GIS and Remote Sensing in the Geosciences

John Wilson

Lafayette College
Private four-year institution, primarily undergraduate


A broad introduction to the use of Geographic Information Systems (GIS) within the geosciences. The relationships between geography, geology, and society will be pursued. Students will be exposed to both pertinent computer and analytical skills common to GIS, including both field and computer based projects that explore spatial data (regions, rocks), and their associated attributes (feature data).

Course URL:
Resource Type: Course Information
Special Interest: GIS
Grade Level: College Upper (15-16)
Course Size:

less than 15

Course Context:

GEOL 229 is an upper level course, which requires any introductory geology course as a prerequisite. The course is project intensive, with 75% of the course dealing with GIS application, and 25% of the course highlighting the technical background important to GIS.

Course Goals:

Students should be able to use any GIS program regardless of being taught that program
Students should be able to critique maps that they, their peers, or professionals have made
Students should be able to use GIS to solve real-world problems.
Students should be able to design a GIS project from planning to completion
Students should be able to understand technical background to be proficient in use of all GIS related technology

How course activities and course structure help students achieve these goals:

Students are given weekly tutorials and projects that provide them with the background in using GIS. The projects assigned give them ample opportunity to develop their proficiency in GIS use, and hone their analytical use of GIS. Students are required to complete two large projects during the semester, which assess those topics. Project one is more cartographic in nature, and assesses their GIS use, and map creation skills. Project two requires them to propose, build and complete a GIS project that has a community impact. This has included working with local townships, watershed associations, and businesses.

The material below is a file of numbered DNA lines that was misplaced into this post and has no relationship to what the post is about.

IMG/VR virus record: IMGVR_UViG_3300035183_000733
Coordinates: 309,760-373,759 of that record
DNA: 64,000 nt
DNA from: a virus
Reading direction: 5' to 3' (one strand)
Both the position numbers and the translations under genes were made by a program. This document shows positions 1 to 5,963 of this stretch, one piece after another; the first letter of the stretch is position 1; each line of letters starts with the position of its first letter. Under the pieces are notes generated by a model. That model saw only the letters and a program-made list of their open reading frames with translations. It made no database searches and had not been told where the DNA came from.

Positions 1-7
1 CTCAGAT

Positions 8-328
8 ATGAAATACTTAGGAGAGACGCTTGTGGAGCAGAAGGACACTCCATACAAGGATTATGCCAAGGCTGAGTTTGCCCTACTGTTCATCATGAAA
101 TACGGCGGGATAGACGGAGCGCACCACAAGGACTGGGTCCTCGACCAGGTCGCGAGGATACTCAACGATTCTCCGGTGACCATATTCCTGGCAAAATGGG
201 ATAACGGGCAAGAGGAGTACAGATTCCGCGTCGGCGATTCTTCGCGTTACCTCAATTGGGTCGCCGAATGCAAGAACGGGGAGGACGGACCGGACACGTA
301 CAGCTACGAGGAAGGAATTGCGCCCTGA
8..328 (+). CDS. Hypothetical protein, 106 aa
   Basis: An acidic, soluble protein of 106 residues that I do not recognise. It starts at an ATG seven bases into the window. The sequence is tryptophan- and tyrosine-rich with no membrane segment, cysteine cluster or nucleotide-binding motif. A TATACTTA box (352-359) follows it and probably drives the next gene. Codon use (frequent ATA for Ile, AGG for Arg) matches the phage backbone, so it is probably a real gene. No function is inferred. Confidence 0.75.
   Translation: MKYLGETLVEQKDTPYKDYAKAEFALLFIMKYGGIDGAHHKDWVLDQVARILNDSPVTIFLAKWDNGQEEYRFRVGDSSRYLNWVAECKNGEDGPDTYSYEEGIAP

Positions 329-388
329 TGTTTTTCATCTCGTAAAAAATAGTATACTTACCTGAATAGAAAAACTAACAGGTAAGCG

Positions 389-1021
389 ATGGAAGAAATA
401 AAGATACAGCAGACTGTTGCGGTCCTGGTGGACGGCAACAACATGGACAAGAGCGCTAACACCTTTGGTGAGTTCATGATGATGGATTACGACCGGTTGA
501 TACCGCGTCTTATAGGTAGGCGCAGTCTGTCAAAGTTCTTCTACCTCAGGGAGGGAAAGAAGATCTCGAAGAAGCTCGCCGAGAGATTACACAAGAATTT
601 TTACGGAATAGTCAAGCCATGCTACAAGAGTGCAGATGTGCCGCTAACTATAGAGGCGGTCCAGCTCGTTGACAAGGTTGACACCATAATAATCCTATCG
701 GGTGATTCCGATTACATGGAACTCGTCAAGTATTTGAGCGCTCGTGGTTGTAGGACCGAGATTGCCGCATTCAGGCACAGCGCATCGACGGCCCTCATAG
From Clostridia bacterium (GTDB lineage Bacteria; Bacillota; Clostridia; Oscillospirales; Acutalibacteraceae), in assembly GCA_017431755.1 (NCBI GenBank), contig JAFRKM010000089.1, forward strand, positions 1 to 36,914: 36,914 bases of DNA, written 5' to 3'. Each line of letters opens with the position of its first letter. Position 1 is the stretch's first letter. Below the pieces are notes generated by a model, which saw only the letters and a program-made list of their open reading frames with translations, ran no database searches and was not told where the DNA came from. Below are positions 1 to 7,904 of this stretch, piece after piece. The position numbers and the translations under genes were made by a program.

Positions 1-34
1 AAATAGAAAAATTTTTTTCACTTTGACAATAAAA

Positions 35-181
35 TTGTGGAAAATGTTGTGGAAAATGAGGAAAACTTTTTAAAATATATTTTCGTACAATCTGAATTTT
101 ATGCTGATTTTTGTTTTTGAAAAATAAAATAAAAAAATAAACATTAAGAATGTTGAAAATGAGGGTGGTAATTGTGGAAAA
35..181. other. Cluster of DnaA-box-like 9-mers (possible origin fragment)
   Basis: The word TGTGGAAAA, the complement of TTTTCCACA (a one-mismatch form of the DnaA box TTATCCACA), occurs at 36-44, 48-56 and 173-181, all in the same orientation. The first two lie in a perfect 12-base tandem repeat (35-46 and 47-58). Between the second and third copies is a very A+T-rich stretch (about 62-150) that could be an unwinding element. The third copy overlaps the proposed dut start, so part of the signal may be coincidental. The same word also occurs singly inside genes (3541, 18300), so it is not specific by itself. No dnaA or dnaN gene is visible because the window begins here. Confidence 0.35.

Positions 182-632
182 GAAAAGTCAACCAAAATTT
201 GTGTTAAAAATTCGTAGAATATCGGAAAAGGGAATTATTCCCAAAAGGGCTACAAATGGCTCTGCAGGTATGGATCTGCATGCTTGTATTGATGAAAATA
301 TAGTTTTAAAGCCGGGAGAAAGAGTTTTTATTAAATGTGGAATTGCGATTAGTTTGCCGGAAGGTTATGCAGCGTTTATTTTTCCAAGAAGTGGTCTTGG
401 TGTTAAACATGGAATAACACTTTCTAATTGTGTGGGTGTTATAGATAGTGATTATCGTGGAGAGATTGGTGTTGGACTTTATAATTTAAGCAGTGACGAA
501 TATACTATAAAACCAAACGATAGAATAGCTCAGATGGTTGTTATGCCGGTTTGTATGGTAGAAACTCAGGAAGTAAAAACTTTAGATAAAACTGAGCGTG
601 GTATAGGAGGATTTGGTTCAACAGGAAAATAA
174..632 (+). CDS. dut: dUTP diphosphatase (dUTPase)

Skills Goals

Students are expected to be proficient in working on their projects alone, but they are encouraged to receive support from their peers. This collaboration allows them to problem solve as a group, yet still maintain their individual goals. Students are required to give two presentations during the semester. These are both oral presentations, one being supported by a poster.

How course activities and course structure help students achieve these goals:

I can gauge the skills that the students are acquiring based upon the numbers of questions I receive. Students typically ask more questions of me at the beginning of the semester than at the end. This is due to more proficiency in the software, and more involvement in the group troubleshooting sessions that they set-up. As course assignments get more difficult, students are working on more complex projects. These projects have timelines and receivables that must be met. The degree to which students meet these guidelines is a good assessment of whether they are meeting the standards from above.

Attitudinal Goals

The largest attitudinal goal is to give students who are less comfortable with computers and data management, the skills they need to feel comfortable in a computer intensive class.

How course activities and course structure help students achieve these goals:

Course requirements build upon common skill sets, and are designed to progress with much overlap to ensure student success and familiarity with computing.


I can assess student learning through two methods. The primary method is the practical assessment. Can the students complete the required materials? There are certain levels of ability that I expect at certain time frames of the course. And it is easy to assess where students are during the course. The second assessment is the analytical assessment. Are the students able to analyze the data provided them and make something out of it. This is a more difficult topic to assess, but typically students build their analytical abilities with each project. When they begin their final project, the have to create a proposal which identifies the items that they are going to analyze. Typically these items are indicative of the level to which are able to analyze the data.


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